Category Archives: Kringle

Making Kringle…Again

A strip-style kringle is more of an American (or at least a Racine, Wisconsinite) thing, though reader Jo recently sent me a link to a picture of a Danish chocolate kringle that was done this way (thanks, Jo!). As you can see it’s a whole different presentation, and kinda cool in its own way. You simply lay out your dough piece and spread your filling down the middle. You may need to roll it a little wider, just so everything fits.

You fold the top third down…

…and the bottom third up.

I cut mine in half so it fit a bit better on the sheet, but a U-shape would have definitely been in-bounds. All you do at this point is paint it with egg wash, proof, paint and bake like a regular kringle.

About to here. I didn’t put on any topping obviously, but a little streusel would probably be a good call here.

I gotta admit, though chocolate isn’t traditional, it’s pretty darn good kringle.

Oh yes, darn good indeed….

Filed under:  Kringle, Pastry | 7 Comments

Making Kringle

Like a lot of sort-of laminated pastries, it’s hard to put your finger on just what it is that makes kringle so delicious. It’s not a croissant. It’s not a coffee cake. You think: it’s sort of like both of them but it has it own special, oh…I don’t know what. Then the plumped raisins and hints of cardamom kick in and well…you’re hooked.

Given the payoff it’s hard to believe you can put one of these together in as little as two hours…mixing to baking. A kringle is a great way to keep up on your laminating skills, or, if you’ve never laminated before, to get your feet wet without the pressure of wasting a lot of expensive butter. You need a mere six ounces to make two of these. Start by sifting the flour into the bowl of a mixer fitted with a beater (paddle). Add the sugar, salt and yeast. Stir it all on low to combine.

Meanwhile combine the room-temperature egg and milk in a small bowl or cup and give’em a stir.

Add one to the other and stir on medium for about 30 seconds.

You’ll have the beginnings of a dough. Switch to the hook and turn the machine on medium for about five minutes.

Meanwhile make your butter pat. Make two double layers of plastic wrap. Place the butter on one of them, spoon on about two tablespoons of flour…

…then apply the other.

Next, produce your rolling pin and do violence. I like this dowel-shape Chinese pin for the job. I pity the fool who’d try to break into my house while I was laminating dough. It’d be a slaughter. Flour and slivered almonds everywhere.

Start by just tapping the butter to get a feel for it…

Then begin to hit harder as the butter starts to flatten out. I should say here that most kringle recipes call for blending the flour and butter together in a processor, spreading it out to precise dimensions, refrigerating it, warming it slightly, etc….this is more direct, dirties fewer dishes and above all mirrors the technique for croissant dough, Danish dough and puff pastry. As I mentioned, it’s excellent practice for all of those.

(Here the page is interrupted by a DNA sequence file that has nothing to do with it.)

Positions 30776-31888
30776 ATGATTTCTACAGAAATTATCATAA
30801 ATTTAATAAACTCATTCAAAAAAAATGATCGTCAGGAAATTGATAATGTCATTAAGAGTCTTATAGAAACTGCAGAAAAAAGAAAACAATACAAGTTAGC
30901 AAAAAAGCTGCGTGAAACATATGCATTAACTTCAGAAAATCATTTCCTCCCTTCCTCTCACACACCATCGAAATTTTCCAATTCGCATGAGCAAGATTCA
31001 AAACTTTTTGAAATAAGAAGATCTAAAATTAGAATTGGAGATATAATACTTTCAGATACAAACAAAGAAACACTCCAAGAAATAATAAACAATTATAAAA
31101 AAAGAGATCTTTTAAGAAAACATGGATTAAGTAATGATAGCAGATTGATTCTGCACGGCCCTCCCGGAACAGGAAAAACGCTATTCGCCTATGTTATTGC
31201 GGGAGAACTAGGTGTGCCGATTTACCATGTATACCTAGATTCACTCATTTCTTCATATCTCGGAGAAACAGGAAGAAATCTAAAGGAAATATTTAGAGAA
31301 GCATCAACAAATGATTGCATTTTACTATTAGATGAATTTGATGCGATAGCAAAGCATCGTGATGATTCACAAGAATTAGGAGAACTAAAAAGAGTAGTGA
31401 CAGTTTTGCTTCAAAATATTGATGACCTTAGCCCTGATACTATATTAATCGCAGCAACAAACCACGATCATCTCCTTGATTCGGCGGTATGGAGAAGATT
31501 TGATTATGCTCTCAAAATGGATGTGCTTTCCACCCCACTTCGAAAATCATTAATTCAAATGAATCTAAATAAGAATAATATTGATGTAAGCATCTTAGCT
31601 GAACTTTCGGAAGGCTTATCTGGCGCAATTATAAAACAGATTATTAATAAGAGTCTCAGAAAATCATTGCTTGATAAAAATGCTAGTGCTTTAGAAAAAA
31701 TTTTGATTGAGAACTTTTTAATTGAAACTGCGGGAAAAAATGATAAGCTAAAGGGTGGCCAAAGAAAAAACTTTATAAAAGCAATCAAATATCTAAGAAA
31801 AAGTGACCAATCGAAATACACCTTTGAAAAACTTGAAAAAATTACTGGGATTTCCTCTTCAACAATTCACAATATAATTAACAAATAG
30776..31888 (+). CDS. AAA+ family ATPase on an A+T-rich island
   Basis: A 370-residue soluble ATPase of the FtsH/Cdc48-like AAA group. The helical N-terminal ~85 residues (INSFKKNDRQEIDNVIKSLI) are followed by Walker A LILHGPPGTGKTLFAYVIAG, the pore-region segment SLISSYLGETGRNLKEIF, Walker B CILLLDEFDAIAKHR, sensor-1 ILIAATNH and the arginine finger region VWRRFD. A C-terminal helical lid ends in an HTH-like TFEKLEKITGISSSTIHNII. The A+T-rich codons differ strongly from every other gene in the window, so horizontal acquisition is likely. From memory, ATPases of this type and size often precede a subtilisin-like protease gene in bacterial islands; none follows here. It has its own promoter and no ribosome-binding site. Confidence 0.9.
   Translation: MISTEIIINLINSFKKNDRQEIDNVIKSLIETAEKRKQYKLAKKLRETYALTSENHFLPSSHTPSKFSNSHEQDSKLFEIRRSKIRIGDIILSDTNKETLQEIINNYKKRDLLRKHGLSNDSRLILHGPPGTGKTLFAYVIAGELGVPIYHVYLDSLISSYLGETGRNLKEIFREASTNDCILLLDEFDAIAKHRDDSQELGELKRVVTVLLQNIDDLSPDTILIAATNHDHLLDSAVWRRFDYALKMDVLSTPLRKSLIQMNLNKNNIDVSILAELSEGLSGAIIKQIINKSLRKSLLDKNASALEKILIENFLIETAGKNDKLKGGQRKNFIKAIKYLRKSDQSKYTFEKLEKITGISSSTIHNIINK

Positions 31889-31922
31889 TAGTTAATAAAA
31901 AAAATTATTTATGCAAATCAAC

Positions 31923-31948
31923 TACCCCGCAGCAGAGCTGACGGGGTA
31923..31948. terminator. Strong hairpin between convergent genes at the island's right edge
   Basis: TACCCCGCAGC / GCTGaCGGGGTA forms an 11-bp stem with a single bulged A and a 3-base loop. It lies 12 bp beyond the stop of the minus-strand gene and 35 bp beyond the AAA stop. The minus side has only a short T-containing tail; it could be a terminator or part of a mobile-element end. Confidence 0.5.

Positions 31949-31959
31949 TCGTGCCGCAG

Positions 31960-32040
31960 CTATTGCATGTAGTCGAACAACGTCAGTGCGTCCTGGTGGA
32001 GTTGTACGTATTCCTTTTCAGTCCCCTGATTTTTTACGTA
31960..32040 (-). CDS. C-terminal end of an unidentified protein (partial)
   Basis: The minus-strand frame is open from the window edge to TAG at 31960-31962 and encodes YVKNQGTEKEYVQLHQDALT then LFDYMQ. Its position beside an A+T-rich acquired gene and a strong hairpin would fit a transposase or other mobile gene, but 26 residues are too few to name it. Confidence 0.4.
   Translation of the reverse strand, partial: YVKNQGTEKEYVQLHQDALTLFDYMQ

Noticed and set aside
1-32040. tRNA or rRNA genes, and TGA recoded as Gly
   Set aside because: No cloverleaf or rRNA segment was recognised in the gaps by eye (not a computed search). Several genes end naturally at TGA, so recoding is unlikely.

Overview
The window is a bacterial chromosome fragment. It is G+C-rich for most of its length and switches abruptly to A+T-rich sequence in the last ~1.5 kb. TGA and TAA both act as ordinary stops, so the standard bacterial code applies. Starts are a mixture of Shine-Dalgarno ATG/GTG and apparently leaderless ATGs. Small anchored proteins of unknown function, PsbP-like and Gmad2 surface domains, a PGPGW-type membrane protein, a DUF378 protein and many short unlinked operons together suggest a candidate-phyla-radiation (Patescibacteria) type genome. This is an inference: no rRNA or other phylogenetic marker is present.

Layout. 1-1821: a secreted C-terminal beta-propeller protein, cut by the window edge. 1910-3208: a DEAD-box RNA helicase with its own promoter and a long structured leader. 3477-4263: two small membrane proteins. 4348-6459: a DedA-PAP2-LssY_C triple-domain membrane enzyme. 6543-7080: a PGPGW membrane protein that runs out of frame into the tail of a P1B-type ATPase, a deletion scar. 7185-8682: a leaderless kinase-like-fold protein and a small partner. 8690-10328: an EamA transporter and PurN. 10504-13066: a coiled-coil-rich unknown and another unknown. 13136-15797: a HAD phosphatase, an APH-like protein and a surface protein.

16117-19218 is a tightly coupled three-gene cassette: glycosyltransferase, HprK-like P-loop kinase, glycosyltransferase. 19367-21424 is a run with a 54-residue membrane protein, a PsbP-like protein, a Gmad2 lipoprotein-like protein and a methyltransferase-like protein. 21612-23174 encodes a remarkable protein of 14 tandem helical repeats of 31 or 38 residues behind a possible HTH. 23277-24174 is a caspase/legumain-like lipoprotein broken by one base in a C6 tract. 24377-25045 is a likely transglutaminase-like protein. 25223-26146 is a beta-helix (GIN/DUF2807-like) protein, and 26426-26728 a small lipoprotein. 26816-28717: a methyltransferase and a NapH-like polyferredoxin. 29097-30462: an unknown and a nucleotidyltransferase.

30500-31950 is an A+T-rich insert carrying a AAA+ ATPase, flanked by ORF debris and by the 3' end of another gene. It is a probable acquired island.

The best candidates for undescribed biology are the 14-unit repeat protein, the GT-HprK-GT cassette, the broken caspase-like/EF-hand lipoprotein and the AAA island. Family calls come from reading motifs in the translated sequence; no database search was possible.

So where was I? Oh yes, when the butter is pretty flat, use a bench scraper or butter knife to cut it into pieces and stack it up again.

Cover it…

…and repeat the beatings. Repeat this three times and the butter should be about where you want it.

Bam, bam, bam….tap, tap, tap. You can see I broke my first piece of plastic wrap. What happens when that happens? You make another one. See here that most of the flour has been worked in at this point.

Form the pat into a rough square by pressing the edges up against the pin like so.

And there you have it.

The texture should be quite plastic. Not too soft, but malleable. It’s the flour that helps the butter keep this texture while you roll it. As I mentioned earlier this week, it’s a great insulator.

Once that’s done your dough should be ready.

Treat it with similar brutality…bam, bam bam.

And roll it out into a roughly 9″ circle.

Promptly plop the butter pat in the center.

Pull the edges around to enclose the pat…

…squeeze the edges closed and, once again, give it a little roughing up.

Hit the packet in the center, then whack outward to drive the butter to the edges. Rotate the package a quarter turn and repeat. You should be able to feel the butter out there:

So OK. Dust the work surface lightly with flour and roll the packet out to about 10″ x 20″. A bigger pin is better here as it’ll give you more leverage…if you know what I mean.

Fold in one side…